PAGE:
Cal-UCLA: Seven observations

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By Ted Lee
Posted Oct 6, 2012
If by BearInsider Staff or Contributor, this article is Copyright © 2014 BearInsider.com


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Michael Lowe/photo by Michael Pimentel (GoldenBearSports.com)
Seven observations from Cal's 43-17 win over UCLA.

1. When Cal's offense gets its playmakers involved, it's something to behold.

For the Bears, the question's never been about offensive talent, it's been about getting it to perform coherently. Five games into the season, the Bears had managed to have good performances here and there, as well as the occasional sparkling play, but they hadn't found a way to put everything into concert.

While Saturday's game certainly wasn't perfect, it was a step in the right direction. Keenan Allen's eight catches for 79 yards were subdued by his standards, but he scored on a 34-yard touchdown pass where he made a move at the line of scrimmage to get past cornerback Sheldon Price, got past him, caught the ball, then warded off a tackle attempt enroute to the touchdown.

Brendan Bigelow scored on 32-yard touchdown catch where he took a simple slant, a play that most times will get you a decent five-to-eight yard gain, but broke it back outside and outran the defense.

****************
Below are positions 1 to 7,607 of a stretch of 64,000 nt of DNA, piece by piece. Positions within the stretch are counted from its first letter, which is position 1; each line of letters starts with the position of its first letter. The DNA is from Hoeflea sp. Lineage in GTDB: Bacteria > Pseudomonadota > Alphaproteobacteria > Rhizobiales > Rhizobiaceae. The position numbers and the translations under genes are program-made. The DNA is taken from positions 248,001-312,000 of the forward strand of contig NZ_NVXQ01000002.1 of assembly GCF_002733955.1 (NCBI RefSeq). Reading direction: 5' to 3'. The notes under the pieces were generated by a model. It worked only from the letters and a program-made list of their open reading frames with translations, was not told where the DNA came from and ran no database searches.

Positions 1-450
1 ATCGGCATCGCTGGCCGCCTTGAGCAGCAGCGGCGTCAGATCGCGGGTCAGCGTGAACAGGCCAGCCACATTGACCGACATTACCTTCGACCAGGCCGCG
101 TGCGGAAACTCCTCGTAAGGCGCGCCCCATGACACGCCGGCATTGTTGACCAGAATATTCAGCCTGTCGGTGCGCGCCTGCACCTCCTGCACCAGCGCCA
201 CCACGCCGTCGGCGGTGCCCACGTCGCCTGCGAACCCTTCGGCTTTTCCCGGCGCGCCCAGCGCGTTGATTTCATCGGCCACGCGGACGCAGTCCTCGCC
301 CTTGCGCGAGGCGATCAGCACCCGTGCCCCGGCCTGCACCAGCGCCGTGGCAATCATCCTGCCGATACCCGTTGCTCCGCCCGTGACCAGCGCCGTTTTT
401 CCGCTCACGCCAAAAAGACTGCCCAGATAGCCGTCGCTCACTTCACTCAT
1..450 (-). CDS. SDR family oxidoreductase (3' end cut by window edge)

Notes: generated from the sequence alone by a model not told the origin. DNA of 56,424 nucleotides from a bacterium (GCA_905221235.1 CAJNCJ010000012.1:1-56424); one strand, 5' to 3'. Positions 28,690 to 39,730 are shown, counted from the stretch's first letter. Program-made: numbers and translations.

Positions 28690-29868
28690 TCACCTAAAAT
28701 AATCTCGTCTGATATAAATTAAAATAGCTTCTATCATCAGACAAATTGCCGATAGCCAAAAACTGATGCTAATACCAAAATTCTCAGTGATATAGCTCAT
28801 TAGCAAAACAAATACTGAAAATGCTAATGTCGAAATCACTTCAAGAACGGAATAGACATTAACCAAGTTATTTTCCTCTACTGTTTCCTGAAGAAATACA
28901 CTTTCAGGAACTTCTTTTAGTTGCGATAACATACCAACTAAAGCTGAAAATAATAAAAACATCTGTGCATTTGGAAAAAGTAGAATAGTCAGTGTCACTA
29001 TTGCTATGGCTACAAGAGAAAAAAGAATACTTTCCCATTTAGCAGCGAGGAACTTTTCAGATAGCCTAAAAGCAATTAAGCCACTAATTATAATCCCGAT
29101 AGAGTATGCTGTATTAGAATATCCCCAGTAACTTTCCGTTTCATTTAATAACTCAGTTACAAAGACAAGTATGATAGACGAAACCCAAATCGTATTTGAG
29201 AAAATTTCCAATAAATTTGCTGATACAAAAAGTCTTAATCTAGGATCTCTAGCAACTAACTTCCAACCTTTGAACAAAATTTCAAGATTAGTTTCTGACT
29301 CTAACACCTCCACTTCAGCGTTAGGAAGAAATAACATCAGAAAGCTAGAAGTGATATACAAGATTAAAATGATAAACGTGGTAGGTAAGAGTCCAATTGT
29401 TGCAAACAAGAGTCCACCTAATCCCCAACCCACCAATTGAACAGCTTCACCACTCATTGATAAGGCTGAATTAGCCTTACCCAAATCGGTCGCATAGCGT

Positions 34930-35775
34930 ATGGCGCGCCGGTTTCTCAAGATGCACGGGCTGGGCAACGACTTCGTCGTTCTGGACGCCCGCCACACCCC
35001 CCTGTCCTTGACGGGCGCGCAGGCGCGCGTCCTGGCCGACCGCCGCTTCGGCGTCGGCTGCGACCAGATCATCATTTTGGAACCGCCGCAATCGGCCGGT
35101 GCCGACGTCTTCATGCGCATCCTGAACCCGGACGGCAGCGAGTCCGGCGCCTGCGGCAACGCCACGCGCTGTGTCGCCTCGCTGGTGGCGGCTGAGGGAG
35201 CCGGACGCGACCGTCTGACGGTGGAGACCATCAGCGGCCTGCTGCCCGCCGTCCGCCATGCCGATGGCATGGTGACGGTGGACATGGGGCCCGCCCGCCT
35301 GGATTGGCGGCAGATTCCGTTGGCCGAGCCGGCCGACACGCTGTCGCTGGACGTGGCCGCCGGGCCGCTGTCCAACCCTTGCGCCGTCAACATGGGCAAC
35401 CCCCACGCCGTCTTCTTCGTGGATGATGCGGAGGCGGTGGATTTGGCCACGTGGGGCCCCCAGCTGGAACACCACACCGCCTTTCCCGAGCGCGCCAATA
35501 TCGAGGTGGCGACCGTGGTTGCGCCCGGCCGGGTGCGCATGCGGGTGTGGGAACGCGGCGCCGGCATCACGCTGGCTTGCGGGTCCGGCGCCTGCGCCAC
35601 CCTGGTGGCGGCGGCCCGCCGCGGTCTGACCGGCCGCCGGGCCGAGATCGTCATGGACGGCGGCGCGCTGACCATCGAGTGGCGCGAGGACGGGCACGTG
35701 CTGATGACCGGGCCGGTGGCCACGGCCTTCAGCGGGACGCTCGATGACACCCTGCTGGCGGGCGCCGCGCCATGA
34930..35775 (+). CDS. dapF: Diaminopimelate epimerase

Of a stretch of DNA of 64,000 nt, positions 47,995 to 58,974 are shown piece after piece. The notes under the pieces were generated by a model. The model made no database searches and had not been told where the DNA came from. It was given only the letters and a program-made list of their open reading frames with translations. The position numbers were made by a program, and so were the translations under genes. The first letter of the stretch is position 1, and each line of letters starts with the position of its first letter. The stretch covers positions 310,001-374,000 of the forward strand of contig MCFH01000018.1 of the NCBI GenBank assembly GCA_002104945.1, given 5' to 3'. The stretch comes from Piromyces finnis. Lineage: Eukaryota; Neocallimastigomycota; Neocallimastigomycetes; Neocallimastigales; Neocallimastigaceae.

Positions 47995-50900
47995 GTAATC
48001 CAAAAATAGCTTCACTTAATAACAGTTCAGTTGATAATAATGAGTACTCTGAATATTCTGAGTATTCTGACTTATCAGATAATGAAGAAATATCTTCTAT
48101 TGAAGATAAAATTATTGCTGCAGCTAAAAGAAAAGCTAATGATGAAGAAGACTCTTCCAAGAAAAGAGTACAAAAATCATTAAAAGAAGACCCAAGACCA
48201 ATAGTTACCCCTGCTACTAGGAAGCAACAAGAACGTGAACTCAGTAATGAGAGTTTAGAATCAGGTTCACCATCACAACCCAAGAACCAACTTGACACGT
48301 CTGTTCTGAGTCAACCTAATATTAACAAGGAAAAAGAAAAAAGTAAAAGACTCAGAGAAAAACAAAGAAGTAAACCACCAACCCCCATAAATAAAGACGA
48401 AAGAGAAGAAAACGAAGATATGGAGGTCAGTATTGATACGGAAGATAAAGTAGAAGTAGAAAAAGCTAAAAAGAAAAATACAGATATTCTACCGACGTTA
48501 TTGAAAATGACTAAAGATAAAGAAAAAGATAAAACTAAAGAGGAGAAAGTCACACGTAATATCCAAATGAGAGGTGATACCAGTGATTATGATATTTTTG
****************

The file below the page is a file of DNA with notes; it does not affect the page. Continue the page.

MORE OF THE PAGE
And finally C.J. Anderson, who has very good speed for a 210-pound running back, showed power as well†in racing for a late-game 68-yard touchdown.

With the maligned offensive line having one of its better performances in helping the Cal offense post 481 yards on the Bruins, if the Bears' offense can†get that sort of output with any degree of consistency, they'll be well on their way to turning around this season's fortunes.

2. Richard Rodgers is alive and well.

Coming into the season, Rodgers appeared poised to be one of the potential breakthrough stars of the Bears offense. With seven catches for a team-high 129 yards, the sophomore tight end had easily his most productive game of the season.

After overcoming an early season injury, Rodgers is just now returning to full health, but for the first time in several weeks, the Bears have been able to use two tight ends. Besides Rodgers, the Bears have seen injuries to Spencer Hagan and Jacob Wark deplete the position to the point that Cal could only use one tight end - and largely had to do away with its two tight end sets. Max Espitia was used on occasion, but primarily as a receiver and wasn't called upon to do much blocking.

At 6-4, 265 pounds, Rodgers has good speed, and with teams shading a second defender over towards Keenan Allen, he was often in position to catch the ball with a decent amount of room to run in the middle of the field.